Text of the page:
newspaper becomes to advertisers. Given the high degree of concentration of the
circulation market, it is expectable to observe a highly concentrated newspaper industry
in terms of advertising revenues - for example, two groups, (Cofina and Controlinveste)
having about 77% of the Market. To confirm the validity of this hypothesis, the
concentration indexes (C4, HHI and Noam index) have been computed and reproduced
in Table 2.
Due to the considerable dynamics – the evolution and the relevance – of online
publications, it is important to analyze, first, the weight of each group in this segment
and, second, to what extent online publications could contribute to decrease the
concentration levels of the communication market. The data presented is related to the
audience indicators regarding sole users (%) for website of the news and information
group. The general goal here is to analyze the groups’ capability to create internet
audiences, regardless the segment in which the publications are included. From this
point of view, the relevant market is the one able to generate audiences by means of
digital publications. On the other hand, and due to the lack of solid and isolated
information about audiences of each publication in the last years, it was not possible to
analyze the concentration levels considering the relevant market of each publishing
segment. This analysis will be prepared in further studies, since, from 2009, some
detached information from each publication has began to be produced.
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Intercom – Sociedade Brasileira de Estudos Interdisciplinares da Comunicação
XXXVI Congresso Brasileiro de Ciências da Comunicação – Manaus, AM – 4 a 7/9/2013
Table 3: Online news users by site media group
A Bola
Cofina
Controlinvest
Economica
Impala
Impresa
Lusomundo
Media Capital
Motorpress
RDP/RTP
Renascença
Sonae.com
Ionline
Sol
Total
Media Groups
INDEXES
C4
HHI
Noam
2002
2003
2004
2005
2006
2007
2008
2009
value % value %
value %
value %
value
%
value
%
value
%
value
%
302
6,85
409 8,05
457 8,33
520 8,49 1072 8,24 1030 7,42 1028 7,79 1320
7,48
616 13,97 745 14,66 806 14,68 902 14,72 1771 13,61 1859 13,4 1720 13,03 2182 12,36
0,00
0,00
0,00
0,00
0,00 1943 14,0 1858 14,08 2419 13,70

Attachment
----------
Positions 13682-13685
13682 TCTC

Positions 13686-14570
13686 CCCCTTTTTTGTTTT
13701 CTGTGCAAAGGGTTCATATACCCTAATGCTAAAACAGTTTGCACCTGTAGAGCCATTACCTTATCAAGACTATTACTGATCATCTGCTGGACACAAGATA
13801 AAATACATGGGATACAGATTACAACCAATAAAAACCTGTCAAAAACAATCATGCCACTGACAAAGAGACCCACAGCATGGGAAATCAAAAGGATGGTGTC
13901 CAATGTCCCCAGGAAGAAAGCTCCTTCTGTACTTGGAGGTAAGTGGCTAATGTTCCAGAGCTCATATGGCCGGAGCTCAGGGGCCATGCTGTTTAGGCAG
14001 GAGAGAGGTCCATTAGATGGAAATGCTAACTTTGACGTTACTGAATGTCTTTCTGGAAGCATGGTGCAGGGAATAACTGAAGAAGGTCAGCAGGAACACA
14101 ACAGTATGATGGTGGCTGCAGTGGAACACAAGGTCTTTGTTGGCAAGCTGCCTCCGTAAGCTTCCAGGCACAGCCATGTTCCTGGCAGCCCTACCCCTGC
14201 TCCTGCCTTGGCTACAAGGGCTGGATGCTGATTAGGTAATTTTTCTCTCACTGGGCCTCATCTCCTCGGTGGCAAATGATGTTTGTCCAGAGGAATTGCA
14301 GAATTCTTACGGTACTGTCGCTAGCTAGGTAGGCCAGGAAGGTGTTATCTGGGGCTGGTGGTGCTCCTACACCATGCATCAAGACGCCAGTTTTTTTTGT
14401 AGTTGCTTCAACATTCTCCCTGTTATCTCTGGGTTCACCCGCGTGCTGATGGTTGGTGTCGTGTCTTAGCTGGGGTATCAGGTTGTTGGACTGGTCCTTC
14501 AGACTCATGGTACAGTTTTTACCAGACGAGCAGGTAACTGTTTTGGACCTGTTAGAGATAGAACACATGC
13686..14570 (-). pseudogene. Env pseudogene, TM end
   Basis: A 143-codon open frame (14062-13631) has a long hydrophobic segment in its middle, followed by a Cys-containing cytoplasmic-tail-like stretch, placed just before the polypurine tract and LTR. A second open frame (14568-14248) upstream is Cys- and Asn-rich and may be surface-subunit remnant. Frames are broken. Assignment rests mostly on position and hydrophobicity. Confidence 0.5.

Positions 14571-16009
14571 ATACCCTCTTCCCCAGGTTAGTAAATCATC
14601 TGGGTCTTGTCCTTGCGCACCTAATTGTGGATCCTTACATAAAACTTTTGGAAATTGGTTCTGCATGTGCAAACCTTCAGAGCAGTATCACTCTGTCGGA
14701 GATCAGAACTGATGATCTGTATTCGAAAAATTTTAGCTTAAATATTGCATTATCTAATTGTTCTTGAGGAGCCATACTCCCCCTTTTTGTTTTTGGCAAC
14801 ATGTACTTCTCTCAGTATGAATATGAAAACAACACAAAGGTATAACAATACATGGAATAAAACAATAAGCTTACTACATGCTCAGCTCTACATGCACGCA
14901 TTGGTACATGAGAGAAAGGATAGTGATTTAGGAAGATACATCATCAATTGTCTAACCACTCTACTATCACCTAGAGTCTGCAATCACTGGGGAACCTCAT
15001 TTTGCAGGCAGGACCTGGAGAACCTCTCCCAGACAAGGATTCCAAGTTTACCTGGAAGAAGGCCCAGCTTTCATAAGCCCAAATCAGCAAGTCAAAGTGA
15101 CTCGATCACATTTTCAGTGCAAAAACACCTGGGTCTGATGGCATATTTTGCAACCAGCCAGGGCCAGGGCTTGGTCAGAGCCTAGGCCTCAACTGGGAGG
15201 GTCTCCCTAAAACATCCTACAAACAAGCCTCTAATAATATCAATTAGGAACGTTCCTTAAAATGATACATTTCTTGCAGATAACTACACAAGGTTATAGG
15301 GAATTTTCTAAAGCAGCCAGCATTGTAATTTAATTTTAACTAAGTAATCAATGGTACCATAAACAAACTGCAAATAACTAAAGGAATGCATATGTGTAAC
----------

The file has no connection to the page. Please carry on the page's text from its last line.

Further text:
104
2,36
98
1,93
123 2,24
150 2,45
395
3,04
509
3,67
507
3,84
799
4,53
0,00
0,00
0,00
0,00
115
0,88
108
0,78
100
0,76
176
1,00
901 20,44 922 18,14 966 17,60 1029 16,79 1991 15,30 2039 14,70 1842 13,96 2508 14,21
679 15,40 736 14,48 793 14,45 866 14,13 1744 13,41
0,00
0,00
0,00
767 17,40 753 14,82 784 14,28 817 13,33 1874 14,41 1921 13,85 1690 12,80 2345 13,28
66
1,50
108 2,13
141 2,57
183 2,99
497
3,82
690
4,97
984
7,46 1264
7,16
326
7,40
464 9,13
469 8,54
556 9,07 1240 9,53 1505 10,85 1469 11,13 1842 10,43
190
4,31
252 4,96
290 5,28
339 5,53
810
6,23
802
5,78
749
5,67
980
5,55
457 10,37 595 11,71 660 12,02 765 12,49 1500 11,53 1468 10,58 1252 9,49
162
0,92
0,00
0,00
0,00
0,00
0,00
0,00
0,00
444
2,51
0,00
0,00
0,00
0,00
0,00
0,00
0,00 1214
6,88
2010
2011
value
%
value
%
1882 7,34 1998 7,78
2960 11,54 3024 11,78
3119 12,16 2985 11,63
1345 5,24 1538 5,99
176
0,69
379
1,48
3240 12,63 3105 12,09
0,00
0,00
2984 11,64 2966 11,55
1654 6,45 1185 4,62
2337 9,11 2148 8,37
1301 5,07 1545 6,02
2051 8,00 1937 7,54
1252 4,88 1184 4,61
1344 5,24 1680 6,54
4408
25645
100
67,22%
1388,64
439,13
5082
100
62,10%
1291,37
408,37
5489
100
61,01%
1264,50
399,87
6127
100
58,98%
1232,16
389,64
13009
100
56,73%
1161,89
350,32
13874
100
55,95%
1140,33
343,82
13199
100
53,87%
1104,29
332,96
17655
100
53,55%
1041,45
288,85
100
47,97%
923,63
256,17
Source: Elaborated by the author based on data obtained from Marktest
Note: Top Media groups, according to this variable, are highlighted.
Actually, the data presented in Table 3 allow concluding that, in a general sense, the